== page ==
[Polycystic ovary syndrome. New pathophysiological discoveries--therapeutic consequences].Ugeskr Laeger. 2005 Aug 22; 167(34):3147-51.UL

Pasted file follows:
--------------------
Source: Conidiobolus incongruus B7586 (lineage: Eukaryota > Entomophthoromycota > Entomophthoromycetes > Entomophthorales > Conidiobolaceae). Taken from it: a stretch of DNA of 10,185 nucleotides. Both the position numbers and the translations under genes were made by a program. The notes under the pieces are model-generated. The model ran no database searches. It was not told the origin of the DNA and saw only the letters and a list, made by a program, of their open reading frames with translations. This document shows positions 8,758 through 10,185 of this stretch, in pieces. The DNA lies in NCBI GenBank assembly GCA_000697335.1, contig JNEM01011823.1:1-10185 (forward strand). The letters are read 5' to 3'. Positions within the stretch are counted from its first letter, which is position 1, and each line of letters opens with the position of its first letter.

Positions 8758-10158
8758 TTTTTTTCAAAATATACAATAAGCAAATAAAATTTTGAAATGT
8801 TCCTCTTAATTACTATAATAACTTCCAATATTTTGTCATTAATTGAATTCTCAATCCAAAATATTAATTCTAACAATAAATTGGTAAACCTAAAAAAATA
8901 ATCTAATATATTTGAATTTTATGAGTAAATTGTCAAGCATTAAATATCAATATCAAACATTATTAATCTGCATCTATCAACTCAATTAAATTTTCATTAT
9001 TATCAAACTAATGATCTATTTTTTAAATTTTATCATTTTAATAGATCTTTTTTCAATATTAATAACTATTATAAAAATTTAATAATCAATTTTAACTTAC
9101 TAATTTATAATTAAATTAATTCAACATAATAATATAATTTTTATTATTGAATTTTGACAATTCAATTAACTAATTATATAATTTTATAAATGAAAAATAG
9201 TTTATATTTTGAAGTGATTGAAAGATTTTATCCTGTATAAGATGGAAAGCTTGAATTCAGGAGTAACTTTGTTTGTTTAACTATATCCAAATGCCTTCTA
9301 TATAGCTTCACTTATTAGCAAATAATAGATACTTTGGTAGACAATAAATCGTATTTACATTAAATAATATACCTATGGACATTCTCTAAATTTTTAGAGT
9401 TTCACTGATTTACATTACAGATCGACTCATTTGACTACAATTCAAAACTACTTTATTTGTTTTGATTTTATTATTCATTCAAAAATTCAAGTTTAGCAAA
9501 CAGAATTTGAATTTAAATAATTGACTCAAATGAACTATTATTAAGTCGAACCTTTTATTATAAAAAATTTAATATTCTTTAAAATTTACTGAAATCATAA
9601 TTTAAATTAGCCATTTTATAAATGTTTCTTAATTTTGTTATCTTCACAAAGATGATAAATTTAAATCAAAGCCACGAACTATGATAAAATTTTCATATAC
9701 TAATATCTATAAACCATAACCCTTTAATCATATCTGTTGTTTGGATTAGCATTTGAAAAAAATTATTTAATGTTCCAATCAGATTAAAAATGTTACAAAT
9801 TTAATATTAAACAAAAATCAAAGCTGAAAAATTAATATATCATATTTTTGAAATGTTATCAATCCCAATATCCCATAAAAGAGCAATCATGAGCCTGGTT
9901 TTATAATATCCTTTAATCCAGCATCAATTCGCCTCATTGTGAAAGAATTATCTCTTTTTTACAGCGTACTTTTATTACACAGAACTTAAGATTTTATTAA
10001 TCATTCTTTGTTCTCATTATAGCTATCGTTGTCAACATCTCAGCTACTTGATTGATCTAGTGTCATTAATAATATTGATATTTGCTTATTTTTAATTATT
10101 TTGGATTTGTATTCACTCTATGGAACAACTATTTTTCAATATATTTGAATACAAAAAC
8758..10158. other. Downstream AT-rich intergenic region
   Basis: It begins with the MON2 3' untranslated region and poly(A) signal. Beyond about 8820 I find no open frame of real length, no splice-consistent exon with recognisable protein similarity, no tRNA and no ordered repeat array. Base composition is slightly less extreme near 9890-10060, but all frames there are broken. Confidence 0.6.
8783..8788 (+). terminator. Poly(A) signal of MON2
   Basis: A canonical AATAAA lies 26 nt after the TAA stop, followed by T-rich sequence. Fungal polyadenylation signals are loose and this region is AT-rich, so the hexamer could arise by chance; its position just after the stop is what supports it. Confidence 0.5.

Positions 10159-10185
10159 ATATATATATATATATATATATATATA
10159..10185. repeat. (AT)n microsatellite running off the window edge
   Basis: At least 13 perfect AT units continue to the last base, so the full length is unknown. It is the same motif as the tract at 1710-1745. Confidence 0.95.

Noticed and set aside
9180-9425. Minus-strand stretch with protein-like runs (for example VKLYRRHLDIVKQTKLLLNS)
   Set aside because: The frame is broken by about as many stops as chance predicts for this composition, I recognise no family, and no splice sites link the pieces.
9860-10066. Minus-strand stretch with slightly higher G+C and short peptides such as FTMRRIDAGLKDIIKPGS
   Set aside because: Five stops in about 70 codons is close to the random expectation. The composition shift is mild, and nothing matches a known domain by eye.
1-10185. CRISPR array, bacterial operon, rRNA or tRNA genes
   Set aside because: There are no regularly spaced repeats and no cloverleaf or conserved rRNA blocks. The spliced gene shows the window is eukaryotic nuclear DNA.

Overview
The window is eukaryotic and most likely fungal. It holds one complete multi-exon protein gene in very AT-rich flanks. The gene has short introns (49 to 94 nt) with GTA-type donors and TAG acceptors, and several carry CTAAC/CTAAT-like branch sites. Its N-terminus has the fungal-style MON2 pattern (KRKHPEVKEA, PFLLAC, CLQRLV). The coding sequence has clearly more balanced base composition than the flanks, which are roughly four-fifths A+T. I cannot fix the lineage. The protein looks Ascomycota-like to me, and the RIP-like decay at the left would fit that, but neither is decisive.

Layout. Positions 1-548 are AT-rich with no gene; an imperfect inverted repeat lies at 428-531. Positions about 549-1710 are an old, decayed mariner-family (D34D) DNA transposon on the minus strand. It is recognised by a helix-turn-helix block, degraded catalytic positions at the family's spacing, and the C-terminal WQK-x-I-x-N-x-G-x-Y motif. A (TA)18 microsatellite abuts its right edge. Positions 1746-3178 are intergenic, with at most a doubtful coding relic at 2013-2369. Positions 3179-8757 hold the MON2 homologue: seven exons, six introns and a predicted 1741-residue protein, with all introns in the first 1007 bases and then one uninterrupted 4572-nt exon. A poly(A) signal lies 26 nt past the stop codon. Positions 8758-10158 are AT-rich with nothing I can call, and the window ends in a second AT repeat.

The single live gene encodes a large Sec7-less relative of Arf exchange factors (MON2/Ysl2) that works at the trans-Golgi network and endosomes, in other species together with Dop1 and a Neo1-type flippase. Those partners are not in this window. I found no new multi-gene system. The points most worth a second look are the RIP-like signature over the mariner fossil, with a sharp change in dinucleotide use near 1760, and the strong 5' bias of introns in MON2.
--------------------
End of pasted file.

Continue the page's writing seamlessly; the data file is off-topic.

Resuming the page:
Polycystic ovary syndrome (PCOS) is characterised by anovulation, infertility and hyperandrogenism. The condition affects about 5-10% of women in the reproductive age group. Insulin resistance has proven to be a key factor in the pathogenesis of PCOS. There are several similarities between PCOS and the metabolic syndrome, and PCOS may be a risk factor for development of type 2 diabetes and cardiovascular disease. The treatment of PCOS has, so far, been focussed on treatment of the clinical signs and symptoms. Oral contraceptives have been the standard treatment. There is now a greater focus on the management of the metabolic consequences of PCOS, primarily through lifestyle intervention to achieve weight loss and increase physical activity. Metformin has proven to be effective in the management of the metabolic disturbances, anovulation and hirsutism and is now a widely accepted therapy. The thiazolidinediones (pio- and rosiglitazone), a novel class of insulin-sensitising agents, also seem to ameliorate the metabolic disturbances and clinical symptoms characterizing PCOS, but more randomised, controlled trials are needed before clinical guidelines can be determined.